In his recent interview on the Legal Talk Network podcast, Senator Dick Durbin’s recalled his time as a private attorney and his work defending claims against law enforcement agencies.
One of those claims was filed against former DeWitt County Sheriff Keith Long whose office was the subject of a series of investigative stories published jointly by the Chicago Daily News and The DeWitt County Observer in 1977. A county grand jury indicted Long on more than 30 counts of alleged misconduct but a special prosecutor assigned to the case failed to convince local jurors of any wrongdoing.
I was one of the Observer’s reporters who worked with the Daily News team of Rob Warden and Larry Green, both award-winning journalists. Our collaboration was featured in Time magazine. Numerous awards followed.
In his interview, Durbin noted his work as the lawyer for an insurance company handling the claim by a former inmate against the sheriff.
The last time I saw Durbin at an event in Springfield, we talked about his connection to the “I am the law” sheriff, a reference to Long’s comment to reporters during an interview for the investigative series.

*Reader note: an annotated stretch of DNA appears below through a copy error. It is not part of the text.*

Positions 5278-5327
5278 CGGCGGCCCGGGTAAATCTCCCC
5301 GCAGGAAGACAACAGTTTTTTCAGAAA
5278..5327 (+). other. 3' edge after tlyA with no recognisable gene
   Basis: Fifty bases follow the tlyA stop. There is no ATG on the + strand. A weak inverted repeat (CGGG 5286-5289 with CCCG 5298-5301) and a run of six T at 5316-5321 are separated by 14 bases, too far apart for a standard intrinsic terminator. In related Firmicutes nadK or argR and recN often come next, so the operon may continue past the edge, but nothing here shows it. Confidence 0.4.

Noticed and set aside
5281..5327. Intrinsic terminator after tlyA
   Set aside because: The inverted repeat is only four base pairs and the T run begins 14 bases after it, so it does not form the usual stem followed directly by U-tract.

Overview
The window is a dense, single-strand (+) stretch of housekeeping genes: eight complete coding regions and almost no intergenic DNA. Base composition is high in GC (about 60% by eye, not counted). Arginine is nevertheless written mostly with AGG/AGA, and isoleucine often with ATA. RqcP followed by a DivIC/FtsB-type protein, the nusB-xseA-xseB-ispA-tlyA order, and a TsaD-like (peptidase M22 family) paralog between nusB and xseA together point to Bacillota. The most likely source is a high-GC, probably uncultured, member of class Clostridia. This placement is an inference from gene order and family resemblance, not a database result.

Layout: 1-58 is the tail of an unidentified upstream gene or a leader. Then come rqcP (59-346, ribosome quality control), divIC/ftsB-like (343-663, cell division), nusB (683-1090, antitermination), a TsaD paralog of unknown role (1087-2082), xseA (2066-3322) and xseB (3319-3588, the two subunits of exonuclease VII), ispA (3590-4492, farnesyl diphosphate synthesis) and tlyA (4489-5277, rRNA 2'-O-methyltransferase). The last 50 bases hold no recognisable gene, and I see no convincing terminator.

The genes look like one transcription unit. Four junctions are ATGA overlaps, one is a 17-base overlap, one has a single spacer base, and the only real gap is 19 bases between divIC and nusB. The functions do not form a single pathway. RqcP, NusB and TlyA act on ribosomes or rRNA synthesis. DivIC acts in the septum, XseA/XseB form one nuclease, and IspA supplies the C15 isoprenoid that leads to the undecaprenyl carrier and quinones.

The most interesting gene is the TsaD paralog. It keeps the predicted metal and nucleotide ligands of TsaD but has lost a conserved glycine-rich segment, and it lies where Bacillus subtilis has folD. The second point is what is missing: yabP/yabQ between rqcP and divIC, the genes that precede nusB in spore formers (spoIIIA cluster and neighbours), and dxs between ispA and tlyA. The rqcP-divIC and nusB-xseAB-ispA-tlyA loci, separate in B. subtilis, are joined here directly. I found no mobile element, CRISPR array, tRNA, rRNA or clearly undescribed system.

Durbin’s recent mention of his career defending law enforcement-related claims came during his conversation with podcast co-hosts Jonathan Amarillio and Chastidy Burns about the proposed Justice in Policing Act. The measure approved in the House would establish a national database for use-of-force reports involving police officers. The bill also addresses the qualified immunity provision that keeps most civil claims against officers from moving forward in the courts.
The bill has not been called for a vote in the Senate.
Here’s a link to the podcast: